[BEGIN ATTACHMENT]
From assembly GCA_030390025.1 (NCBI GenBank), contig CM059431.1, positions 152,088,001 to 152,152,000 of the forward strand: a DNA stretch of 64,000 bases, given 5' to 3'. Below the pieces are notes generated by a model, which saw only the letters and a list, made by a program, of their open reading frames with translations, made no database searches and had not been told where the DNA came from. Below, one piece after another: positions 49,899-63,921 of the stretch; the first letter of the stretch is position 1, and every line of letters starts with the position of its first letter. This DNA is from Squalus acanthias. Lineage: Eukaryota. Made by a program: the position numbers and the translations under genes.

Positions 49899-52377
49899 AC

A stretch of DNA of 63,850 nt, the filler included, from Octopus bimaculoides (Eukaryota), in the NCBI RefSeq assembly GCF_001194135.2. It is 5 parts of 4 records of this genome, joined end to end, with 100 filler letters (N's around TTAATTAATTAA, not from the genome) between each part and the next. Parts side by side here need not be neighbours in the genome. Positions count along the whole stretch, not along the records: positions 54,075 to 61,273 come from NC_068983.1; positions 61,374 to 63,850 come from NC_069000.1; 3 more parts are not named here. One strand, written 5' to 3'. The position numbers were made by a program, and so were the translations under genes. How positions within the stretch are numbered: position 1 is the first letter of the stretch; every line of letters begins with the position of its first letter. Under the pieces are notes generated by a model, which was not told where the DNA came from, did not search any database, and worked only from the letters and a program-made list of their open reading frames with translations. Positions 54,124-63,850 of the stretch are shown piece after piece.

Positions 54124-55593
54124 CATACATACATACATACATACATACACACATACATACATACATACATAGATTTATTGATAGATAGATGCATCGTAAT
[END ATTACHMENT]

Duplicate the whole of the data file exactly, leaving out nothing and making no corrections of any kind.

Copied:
From assembly GCA_030390025.1 (NCBI GenBank), contig CM059431.1, positions 152,088,001 to 152,152,000 of the forward strand: a DNA stretch of 64,000 bases, given 5' to 3'. Below the pieces are notes generated by a model, which saw only the letters and a list, made by a program, of their open reading frames with translations, made no database searches and had not been told where the DNA came from. Below, one piece after another: positions 49,899-63,921 of the stretch; the first letter of the stretch is position 1, and every line of letters starts with the position of its first letter. This DNA is from Squalus acanthias. Lineage: Eukaryota. Made by a program: the position numbers and the translations under genes.

Positions 49899-52377
49899 AC

A stretch of DNA of 63,850 nt, the filler included, from Octopus bimaculoides (Eukaryota), in the NCBI RefSeq assembly GCF_001194135.2. It is 5 parts of 4 records of this genome, joined end to end, with 100 filler letters (N's around TTAATTAATTAA, not from the genome) between each part and the next. Parts side by side here need not be neighbours in the genome. Positions count along the whole stretch, not along the records: positions 54,075 to 61,273 come from NC_068983.1; positions 61,374 to 63,850 come from NC_069000.1; 3 more parts are not named here. One strand, written 5' to 3'. The position numbers were made by a program, and so were the translations under genes. How positions within the stretch are numbered: position 1 is the first letter of the stretch; every line of letters begins with the position of its first letter. Under the pieces are notes generated by a model, which was not told where the DNA came from, did not search any database, and worked only from the letters and a program-made list of their open reading frames with translations. Positions 54,124-63,850 of the stretch are shown piece after piece.

Positions 54124-55593
54124 CATACATACATACATACATACATACACACATACATACATACATACATAGATTTATTGATAGATAGATGCATCGTAAT